From Intelligent Practice to Powerful Performance
The Alexander Technique is taught in hundreds of Performing Arts colleges and schools worldwide. Many well-known performers in all the performing arts worlds think of the Alexander Technique as at the heart of their practice and performance, and fundamental to their artistic craft.
Many performing artists never reach their full potential due to a lack of awareness of the habits that are holding them back. These habits interfere with a multitude of areas important for performance, such as good coordination, kinaesthetic sense, voice production, communication and stage presence. Habits can also cause anxiety or physical pain, and can lead to artists finding the pressure of performance overwhelming.
The Alexander Technique provides solutions to these issues, and grew out of its founder FM Alexander’s own experience as an actor. It was by exploring how to tackle and approach performance problems that Alexander developed his Technique which now holds a unique place in Performing Arts education.
Alexander realized that how you use your mind and body determines the quality of your performance. Performing artists can therefore use the Alexander Technique as the basis of a good working practice which helps them to recognize and deal with the habits which are limiting their potential. It means they can build their skills intelligently and so go on to optimize their performance potential.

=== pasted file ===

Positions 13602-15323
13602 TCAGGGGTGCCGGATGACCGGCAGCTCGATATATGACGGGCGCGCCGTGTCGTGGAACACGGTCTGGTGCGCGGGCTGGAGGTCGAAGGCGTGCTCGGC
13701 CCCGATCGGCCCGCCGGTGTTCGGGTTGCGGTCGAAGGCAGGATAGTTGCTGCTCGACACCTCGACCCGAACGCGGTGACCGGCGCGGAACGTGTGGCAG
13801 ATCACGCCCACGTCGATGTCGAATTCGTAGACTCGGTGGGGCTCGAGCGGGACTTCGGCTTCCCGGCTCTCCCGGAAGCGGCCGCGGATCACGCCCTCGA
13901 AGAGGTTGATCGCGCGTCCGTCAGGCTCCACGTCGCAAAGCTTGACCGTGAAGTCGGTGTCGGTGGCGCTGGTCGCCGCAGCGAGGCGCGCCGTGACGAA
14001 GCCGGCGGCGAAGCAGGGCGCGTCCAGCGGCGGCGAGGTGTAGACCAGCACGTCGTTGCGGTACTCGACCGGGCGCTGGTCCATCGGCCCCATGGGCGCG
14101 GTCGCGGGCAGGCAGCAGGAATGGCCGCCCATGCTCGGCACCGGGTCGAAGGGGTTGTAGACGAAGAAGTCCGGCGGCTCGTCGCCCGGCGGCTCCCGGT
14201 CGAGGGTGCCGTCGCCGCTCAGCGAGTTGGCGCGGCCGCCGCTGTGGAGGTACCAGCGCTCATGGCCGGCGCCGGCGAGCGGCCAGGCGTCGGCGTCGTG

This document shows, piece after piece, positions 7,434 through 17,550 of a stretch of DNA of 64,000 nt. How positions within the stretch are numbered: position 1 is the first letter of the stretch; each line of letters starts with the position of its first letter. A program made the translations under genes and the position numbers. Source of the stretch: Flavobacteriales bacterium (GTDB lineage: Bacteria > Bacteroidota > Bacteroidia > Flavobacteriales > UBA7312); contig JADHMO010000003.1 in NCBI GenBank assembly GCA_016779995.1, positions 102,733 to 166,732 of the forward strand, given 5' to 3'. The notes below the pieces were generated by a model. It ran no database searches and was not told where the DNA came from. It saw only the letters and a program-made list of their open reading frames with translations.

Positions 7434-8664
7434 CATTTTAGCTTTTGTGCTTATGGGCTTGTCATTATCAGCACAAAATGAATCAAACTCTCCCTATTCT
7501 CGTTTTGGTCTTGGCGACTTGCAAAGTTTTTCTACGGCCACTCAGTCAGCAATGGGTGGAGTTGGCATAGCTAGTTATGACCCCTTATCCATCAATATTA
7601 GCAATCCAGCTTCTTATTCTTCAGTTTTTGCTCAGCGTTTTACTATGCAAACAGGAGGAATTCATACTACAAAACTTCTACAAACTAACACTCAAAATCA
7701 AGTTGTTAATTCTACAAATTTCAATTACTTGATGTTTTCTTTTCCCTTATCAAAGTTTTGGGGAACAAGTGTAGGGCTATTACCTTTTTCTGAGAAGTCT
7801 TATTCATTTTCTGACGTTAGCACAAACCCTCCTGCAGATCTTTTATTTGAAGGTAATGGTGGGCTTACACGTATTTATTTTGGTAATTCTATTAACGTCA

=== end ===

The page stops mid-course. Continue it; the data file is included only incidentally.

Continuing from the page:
Alexander lessons help students be in touch with themselves in a reliable way so that they can:
- Move intelligently
- Think clearly and constructively
- Find their best coordination and balance
- Be in charge of their reactions and emotions
- Optimize their imagination and creativity
- Connect more authentically
Some examples of well-known performing artists who have had Alexander Technique lessons include Julie Andrews, Pierce Brosnan, John Cleese, Benedict Cumberbatch, Jamie Lee Curtis, Judi Dench, Richard Gere, Lennie Henry, William Hurt, Jeremy Irons, Hugh Jackman, Lulu, Joanna Lumley, Madonna, Paul McCartney, Keanu Reeves, Jennifer Saunders, Sting, Ruby Wax and Robin Williams.
The poise and connection performing artists find with Alexander lessons is well known to be invaluable.
It is becoming more recognized that the earlier performing artists can connect to this work the more valuable it can be, because they can change how they learn and improve.
Performing artists can learn to eliminate pain or discomfort, find a reliable connection to themselves in practice and performance, and gain a self-confidence they can take into both artistic performance and their lives in general.